Firstly, develop a recruitment policy and establish a recruitment panel. Recruiting effectively requires good planning and a policy can ensure consistency and save time. A common mistake when appointing trustees is failing to devote the necessary time and resources to getting it right. Equally there can be the temptation to opt for a well-known name or recognisable public figure over someone who may be less well-known but better on paper.
As with any senior appointment, establishing a dedicated recruitment taskforce, backed up by a standardised policy, can make sure the appointment is the right one.
Before looking to appoint, always undertake the necessary groundwork to determine what skills your charity needs. Regular skills audits can maintain a strong mix of trustees and help charities understand what competencies, knowledge and experience are required from candidates. Similarly, it is essential that job roles and descriptions are clearly defined. All trustees need to be pulling in the same direction.
Thinking about where the role is advertised can make a significant difference to the overall calibre of applicants. Whether through social media or volunteer events, effective recruiting requires the best candidates to hear about the role. There are a number of portals identified by the Small Charities Coalition which will be an effective starting point for advertising positions.
Particularly as it’s often not the most difficult subject to broach, it is essential to consider conflicts of interest before finalising a trustee’s appointment. Any business interests which conflict, or even appear to conflict, with the work of the charity can call into question the impartiality of your trustees – leading to further questions about governance more broadly. At this stage of recruitment, work to identify, record, and prevent any potential clashes.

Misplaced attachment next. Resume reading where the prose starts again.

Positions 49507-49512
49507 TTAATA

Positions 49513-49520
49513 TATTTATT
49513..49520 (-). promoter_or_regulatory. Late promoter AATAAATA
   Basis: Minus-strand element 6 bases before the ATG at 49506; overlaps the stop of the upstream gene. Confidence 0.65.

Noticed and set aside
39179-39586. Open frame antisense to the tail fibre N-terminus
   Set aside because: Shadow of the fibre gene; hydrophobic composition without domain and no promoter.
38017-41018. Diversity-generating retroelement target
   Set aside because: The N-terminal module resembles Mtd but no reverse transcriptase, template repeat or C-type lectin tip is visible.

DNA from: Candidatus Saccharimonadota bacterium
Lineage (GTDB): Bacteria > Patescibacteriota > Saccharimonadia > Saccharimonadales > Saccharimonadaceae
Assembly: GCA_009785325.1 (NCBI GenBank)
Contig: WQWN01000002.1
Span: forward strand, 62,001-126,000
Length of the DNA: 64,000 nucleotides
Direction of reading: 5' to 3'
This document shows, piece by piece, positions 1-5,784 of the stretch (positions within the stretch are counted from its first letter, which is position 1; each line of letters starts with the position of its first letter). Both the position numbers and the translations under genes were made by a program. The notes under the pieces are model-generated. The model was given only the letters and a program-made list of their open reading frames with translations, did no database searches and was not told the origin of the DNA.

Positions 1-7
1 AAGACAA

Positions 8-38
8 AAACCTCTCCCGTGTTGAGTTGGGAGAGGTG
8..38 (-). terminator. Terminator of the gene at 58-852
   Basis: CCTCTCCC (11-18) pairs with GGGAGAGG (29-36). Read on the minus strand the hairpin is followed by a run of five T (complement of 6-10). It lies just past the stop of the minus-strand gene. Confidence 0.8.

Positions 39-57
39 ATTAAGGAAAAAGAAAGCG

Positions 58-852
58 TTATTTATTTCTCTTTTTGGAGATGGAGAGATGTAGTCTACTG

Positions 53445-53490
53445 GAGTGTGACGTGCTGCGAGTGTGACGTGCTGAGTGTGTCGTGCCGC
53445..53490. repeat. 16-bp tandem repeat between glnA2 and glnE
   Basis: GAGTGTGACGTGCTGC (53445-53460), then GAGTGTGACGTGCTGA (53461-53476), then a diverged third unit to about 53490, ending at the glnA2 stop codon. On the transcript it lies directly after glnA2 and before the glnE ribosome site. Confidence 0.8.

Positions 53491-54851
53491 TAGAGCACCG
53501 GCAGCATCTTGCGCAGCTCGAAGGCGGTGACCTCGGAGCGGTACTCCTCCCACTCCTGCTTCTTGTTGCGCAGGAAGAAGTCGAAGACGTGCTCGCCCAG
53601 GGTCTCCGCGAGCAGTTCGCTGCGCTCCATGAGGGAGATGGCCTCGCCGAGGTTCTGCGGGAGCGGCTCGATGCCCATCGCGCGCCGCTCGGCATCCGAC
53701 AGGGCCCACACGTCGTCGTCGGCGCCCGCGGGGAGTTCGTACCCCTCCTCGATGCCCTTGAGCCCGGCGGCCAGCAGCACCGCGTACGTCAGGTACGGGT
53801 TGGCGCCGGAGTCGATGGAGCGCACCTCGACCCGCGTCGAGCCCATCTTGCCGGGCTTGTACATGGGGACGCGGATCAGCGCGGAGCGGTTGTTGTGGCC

This vetting process becomes even more important when considering well-known appointees. Conflicts of interest or potentially damaging revelations for a charity can extend to previously unnoticed social media posts or past interactions with the public that these potential trustees may have had.
Keeping hold of the best trustees
Once an ideal candidate has been found, it is important to invest the time and effort necessary to retain them. A strong board requires consistency and continued development, which stem from the retention of board members.
Reviewing the board on a regular basis is key. As well as making sure any skill gaps are identified and filled, reviewing the board makes sure trustees stay motivated and continue to develop and perform.
Provide ongoing training where necessary. This does not have to break the bank. There are a number of organisations providing free or low cost training to charity trustees. The Small Charities Coalition provides useful advice about the various organisations able to provide trustee training.
Encourage trustee participation in local forums and networks. Networking with fellow trustees at events like Trustees’ Week can be a great way of developing and sharing skills.
Regular performance appraisals for trustees ensure the board continues to develop and can make trustees feel valued for the work they put in.
With these measures implemented, charities can feel safe in the knowledge that they have the best and most effective trustees in place.